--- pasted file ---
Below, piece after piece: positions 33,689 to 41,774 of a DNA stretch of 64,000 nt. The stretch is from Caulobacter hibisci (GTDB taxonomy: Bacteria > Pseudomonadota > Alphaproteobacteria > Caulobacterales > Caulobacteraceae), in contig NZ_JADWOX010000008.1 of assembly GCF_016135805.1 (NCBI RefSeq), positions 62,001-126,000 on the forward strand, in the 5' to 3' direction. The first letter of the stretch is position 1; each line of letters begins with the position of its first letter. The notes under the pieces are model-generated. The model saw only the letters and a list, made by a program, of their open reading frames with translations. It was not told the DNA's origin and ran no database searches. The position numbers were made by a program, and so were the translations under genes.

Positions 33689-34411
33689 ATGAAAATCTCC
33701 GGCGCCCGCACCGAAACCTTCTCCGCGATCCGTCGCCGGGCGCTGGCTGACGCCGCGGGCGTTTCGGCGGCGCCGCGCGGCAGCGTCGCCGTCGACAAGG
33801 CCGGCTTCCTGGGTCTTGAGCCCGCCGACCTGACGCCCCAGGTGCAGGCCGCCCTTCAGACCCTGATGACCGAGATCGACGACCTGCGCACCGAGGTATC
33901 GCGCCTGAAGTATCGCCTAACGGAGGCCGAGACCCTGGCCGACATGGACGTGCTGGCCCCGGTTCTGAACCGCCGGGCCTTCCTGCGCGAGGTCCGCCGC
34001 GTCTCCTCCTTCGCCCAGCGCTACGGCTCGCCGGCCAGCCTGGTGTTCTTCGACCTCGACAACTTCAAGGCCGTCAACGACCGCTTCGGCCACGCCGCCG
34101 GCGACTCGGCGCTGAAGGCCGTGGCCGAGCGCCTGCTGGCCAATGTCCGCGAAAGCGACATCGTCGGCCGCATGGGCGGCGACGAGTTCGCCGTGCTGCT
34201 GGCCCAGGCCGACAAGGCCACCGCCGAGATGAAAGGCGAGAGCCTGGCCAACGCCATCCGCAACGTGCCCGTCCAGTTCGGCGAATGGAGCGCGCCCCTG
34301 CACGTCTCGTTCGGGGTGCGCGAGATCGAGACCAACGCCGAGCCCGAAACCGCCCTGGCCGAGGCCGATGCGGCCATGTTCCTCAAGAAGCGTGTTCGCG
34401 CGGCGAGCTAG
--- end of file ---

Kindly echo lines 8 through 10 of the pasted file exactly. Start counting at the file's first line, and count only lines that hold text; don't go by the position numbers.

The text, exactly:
34101 GCGACTCGGCGCTGAAGGCCGTGGCCGAGCGCCTGCTGGCCAATGTCCGCGAAAGCGACATCGTCGGCCGCATGGGCGGCGACGAGTTCGCCGTGCTGCT
34201 GGCCCAGGCCGACAAGGCCACCGCCGAGATGAAAGGCGAGAGCCTGGCCAACGCCATCCGCAACGTGCCCGTCCAGTTCGGCGAATGGAGCGCGCCCCTG
34301 CACGTCTCGTTCGGGGTGCGCGAGATCGAGACCAACGCCGAGCCCGAAACCGCCCTGGCCGAGGCCGATGCGGCCATGTTCCTCAAGAAGCGTGTTCGCG